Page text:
Cybersecurity Competency Assessment Using Augmented Qualification Standards


Posted: August 9, 2018 | By: Dr. Christopher Seedyk

Determining the capabilities of cybersecurity personnel is essential to support the Department of Defense (DoD) Cyber Strategy.

The cyber ability of the DoD is contingent upon the continued high standard of performance of cybersecurity and computer network defense (CND) personnel. These personnel are all members of the DoD, the parent organization, but are dispersed in a wide variety of component (subordinate) organizations. Methods to assure a certain minimum level of competency, such as industry certifications and service component schools, can certify and qualify individual ability but are likely unable to qualify cyber individuals on the specific operations of component organizations. This article describes a framework for developing individual-centric and organization-specific qualification standards to augment existing qualification standards to assess the required cybersecurity skills that are unique or specific to component organizations.

Augmented Qualification Standards

Department-wide qualification and certification standards are necessary to support the DoD Cyber Security Strategy, and to ensure a consistent and standardized baseline for individual and organizational cybersecurity ability exists throughout the DoD [2]. However, when considering the specific operations and activities of component organization, there is a unique challenge. If standards take a generalized approach, then the standard can be applied to all component organizations of the parent organization but cannot address the unique requirements and nuances of these component organizations. If standards take a specific approach, then the standards can incorporate all of the requirements of each component organization, but the standard becomes time-consuming to develop, contains large portions of content that are not applicable to component organizations, and places an unnecessary burden on individuals participating in the qualification process [4].

To overcome these limitations, organizations can deploy augmented qualification standards that support the existing qualification requirements of the DoD while addressing additional organization-specific and individual-centric qualifiers. In doing so, the component organization satisfies both the parent organization requirements for a general baseline ability, and the organization-level requirements for tailored operations and capabilities. The DoD is positioned to understand the strategic requirements of its component organizations, but these individual component organizations are best poised to understand their own operational requirements and should design their qualifications accordingly [3]. To accomplish this, while ensuring that qualification standards remain relevant, organizations should strive to rapidly develop and deploy qualification standards for their operational personnel. In line with the current tradition of qualifying individuals, these standards should be individual-centric. This is partially realized in initiatives to develop job-based requirements, such as the US Navy’s Job Qualification Requirements [1], but there is no defined emphasis on rapid development to maintain currency.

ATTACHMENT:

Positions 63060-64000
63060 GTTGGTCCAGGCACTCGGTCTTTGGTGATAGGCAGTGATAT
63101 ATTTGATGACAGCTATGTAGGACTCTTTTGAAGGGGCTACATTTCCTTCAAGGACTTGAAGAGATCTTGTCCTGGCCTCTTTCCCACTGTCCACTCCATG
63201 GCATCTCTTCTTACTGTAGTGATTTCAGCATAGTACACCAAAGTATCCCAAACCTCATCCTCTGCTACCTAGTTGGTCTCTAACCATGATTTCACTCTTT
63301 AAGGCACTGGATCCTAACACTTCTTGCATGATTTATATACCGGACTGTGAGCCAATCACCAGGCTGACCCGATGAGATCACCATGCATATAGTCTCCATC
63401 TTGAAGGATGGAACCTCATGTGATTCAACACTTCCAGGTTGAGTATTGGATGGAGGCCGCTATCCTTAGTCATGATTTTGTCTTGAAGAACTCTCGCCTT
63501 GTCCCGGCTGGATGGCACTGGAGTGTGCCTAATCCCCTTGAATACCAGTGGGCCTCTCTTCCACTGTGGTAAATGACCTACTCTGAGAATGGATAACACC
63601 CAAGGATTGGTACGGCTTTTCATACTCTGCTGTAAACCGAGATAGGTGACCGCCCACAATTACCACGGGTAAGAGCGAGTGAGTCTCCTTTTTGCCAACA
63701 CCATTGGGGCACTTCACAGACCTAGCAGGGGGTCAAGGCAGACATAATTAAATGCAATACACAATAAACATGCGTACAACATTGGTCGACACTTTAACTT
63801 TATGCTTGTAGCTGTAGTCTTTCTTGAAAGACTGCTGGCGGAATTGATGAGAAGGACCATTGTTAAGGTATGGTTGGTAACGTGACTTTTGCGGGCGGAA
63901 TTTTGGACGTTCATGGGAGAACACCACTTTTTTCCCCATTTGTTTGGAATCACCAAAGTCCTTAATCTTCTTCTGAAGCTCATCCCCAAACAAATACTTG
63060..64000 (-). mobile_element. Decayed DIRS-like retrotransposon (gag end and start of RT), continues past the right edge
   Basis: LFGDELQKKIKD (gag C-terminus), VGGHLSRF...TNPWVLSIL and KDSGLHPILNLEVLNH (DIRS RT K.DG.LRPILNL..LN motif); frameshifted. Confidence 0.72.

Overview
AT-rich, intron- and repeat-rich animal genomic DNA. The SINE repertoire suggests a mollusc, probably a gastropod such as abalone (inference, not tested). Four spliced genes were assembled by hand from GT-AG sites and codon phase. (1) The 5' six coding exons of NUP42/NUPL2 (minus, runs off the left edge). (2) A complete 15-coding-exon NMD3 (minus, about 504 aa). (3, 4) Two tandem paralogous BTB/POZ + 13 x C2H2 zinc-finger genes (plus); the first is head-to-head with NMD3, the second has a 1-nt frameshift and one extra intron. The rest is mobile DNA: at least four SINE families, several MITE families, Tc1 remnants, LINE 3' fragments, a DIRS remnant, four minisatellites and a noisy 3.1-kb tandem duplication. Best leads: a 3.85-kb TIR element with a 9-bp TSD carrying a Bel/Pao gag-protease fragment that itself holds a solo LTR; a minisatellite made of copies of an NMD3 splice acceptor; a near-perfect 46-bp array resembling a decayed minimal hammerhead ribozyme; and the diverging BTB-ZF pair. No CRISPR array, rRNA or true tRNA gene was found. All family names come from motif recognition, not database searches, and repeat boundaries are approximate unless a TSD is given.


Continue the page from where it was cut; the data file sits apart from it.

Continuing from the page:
The Department of the Navy (DoN) implements a Personnel Qualification Standard (PQS) to certify a required minimum level of competency for individuals when performing certain job functions or tasks [5]. The structure of the Personnel Qualification Standard, as outlined in the Personnel Qualification Standard Unit Coordinators Guide, was used as the inspiration for the development of the Analyst Qualification Standard (AQS). To facilitate the rapid development and deployment of a qualification standard, the framework for the PQS was condensed to five sections encompassed the minimum necessary qualification tasks and knowledge.

Individual Qualification Standards Structure

Line Items and Qualifiers

Line items are specific pieces of knowledge or tasks that make up the required sections and content for a qualification standard. Line items in a qualification standard are identified and grouped into sections, and sections are further grouped into levels. When an individual demonstrates knowledge of a subject or the ability to perform a task, a qualified individual, known as the Qualifier, indicates completion of the line item with his signature. When all requisite line items have been completed and appropriately signed by a Qualifier, an individual has completed their qualification standard and obtained the necessary qualification [5].

Fundamentals Level (1000 Level)

Each qualification has fundamental and basic knowledge that is required to understand and perform certain duties. These pieces of knowledge are applied to other areas of the qualification, using the law of primacy, individuals first master the basics which are then applied and expanded upon throughout the qualification to ensure mastery of the material. The original framework from the DoN referred to these as the Fundamentals Section. The developed AQS framework embraced these as the Fundamentals (1000 Level) that contain the basic fundamentals of technical knowledge necessary to perform cybersecurity duties [5].